[VIDEO] “How do you find time to write when your plate is so full already?”

May 24, 2017

I’m surrounded by writers in my life. I take writing classes as a student and teach writing retreats and hang out with writers. And I meet a lot of people who’ve always dreamed of writing, but are still waiting for the day when they finally put their glorious words to paper.

Which always makes me a little sad.

I get this question a lot: “How do you find time to write when your plate is already so full? You got a lot going on girl!

My first response is usually to cock my head like the RCA dog and go “Huh?” And then I think of all the things I say no to and all the ways I’ve learned to concentrate and all the experiments to stay focused…

I usually say something like, “I make it a priority.”

Sometimes I feel like a magician when I get up and get to it first thing – damn that feels good! – and other times I get my writing done by the skin of my creative teeth. But get it done I do.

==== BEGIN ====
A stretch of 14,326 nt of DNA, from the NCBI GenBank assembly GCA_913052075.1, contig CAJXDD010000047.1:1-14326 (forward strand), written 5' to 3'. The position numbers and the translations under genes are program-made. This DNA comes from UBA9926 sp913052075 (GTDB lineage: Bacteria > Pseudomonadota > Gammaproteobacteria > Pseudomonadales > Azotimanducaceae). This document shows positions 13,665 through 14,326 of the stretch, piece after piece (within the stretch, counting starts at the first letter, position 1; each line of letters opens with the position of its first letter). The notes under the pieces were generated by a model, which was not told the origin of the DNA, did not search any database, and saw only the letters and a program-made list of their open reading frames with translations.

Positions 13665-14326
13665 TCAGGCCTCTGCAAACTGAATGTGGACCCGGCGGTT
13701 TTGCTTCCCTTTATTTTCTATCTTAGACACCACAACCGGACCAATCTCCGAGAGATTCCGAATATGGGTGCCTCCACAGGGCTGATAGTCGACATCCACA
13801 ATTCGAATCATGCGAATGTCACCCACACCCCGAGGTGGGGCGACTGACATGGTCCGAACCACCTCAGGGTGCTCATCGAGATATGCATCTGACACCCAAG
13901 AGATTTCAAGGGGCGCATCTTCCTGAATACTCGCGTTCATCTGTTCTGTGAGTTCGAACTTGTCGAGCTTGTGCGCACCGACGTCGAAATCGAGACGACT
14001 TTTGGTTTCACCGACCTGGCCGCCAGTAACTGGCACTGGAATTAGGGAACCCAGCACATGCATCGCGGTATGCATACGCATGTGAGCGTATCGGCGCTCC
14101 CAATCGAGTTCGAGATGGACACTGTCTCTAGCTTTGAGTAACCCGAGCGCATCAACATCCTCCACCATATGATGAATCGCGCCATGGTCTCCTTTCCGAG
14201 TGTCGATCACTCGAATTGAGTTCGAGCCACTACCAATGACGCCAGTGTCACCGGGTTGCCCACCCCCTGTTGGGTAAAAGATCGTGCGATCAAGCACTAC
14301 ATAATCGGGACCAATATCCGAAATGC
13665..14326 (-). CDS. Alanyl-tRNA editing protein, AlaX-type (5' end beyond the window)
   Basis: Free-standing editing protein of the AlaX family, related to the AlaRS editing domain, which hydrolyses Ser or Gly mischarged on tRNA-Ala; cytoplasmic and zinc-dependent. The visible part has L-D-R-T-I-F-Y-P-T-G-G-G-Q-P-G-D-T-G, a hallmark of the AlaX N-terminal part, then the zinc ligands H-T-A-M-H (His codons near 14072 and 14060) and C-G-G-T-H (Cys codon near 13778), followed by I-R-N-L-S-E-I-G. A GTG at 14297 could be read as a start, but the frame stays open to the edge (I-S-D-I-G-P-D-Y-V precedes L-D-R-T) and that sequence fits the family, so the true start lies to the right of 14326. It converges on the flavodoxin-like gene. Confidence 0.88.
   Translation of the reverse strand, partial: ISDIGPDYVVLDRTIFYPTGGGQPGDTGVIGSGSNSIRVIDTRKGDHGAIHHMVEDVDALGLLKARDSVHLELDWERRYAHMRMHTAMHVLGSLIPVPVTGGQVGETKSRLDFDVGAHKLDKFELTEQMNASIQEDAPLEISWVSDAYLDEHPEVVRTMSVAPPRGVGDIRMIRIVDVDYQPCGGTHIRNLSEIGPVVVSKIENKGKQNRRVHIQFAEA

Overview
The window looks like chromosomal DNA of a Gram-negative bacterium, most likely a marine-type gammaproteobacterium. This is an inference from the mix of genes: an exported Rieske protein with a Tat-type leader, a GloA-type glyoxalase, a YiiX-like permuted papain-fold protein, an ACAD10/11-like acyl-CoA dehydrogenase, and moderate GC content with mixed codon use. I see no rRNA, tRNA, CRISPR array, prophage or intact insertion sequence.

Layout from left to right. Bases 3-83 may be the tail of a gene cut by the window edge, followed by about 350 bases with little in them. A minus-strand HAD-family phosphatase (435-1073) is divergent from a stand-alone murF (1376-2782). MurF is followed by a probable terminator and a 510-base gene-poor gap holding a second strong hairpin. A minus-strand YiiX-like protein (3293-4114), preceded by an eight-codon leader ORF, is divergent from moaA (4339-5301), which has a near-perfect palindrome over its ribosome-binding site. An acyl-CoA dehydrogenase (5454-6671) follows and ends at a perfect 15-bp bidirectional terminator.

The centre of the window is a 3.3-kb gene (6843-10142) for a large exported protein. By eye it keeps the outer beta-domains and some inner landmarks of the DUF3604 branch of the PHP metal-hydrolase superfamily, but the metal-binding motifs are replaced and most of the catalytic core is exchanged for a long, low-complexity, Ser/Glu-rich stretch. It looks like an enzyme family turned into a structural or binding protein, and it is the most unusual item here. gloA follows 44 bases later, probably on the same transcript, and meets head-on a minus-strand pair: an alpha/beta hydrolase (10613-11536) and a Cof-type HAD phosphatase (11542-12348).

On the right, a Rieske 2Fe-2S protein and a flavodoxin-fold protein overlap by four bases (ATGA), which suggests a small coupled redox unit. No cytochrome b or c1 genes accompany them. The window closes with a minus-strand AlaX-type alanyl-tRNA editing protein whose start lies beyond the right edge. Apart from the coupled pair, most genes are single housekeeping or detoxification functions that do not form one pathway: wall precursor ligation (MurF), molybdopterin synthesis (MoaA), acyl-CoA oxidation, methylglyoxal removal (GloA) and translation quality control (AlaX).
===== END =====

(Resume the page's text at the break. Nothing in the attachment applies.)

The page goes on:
That’s what this video is about.

In it I share common writing wisdom that 100% does NOT work for me (good to let those ideas GO), suggestions for things you could try to see if they work for you, and what I consider the true gift of your writing practice.

Now, before you go off to write or finally let yourself off the hook for not writing, take this in one more time.

No matter what writing practice works for you…

Let yourself love it.

Let yourself desire it. Let the pure desire of it rise up. Not the desire for the perfect outcome that so rarely (if ever!) comes for an artist, but a desire for the process. And for the hot mess that writing often is!

Be a messy and imperfect lover of writing and you might be surprised by what you’ll be able to create and how much more satisfying it will be.

Need Help Getting Started
Making Your Thing?

Grab the stunningly intuitive & effective:

Make Your Thing guide

Jettison self-doubt and create out loud today. Plus a shot of weekly email moxie. And it's all free!

I’m not one of those creepy people who make it hard to unsubscribe or email you again nine years after you’ve unsubscribed. Giving me your email is like a coffee date, not a marriage proposal.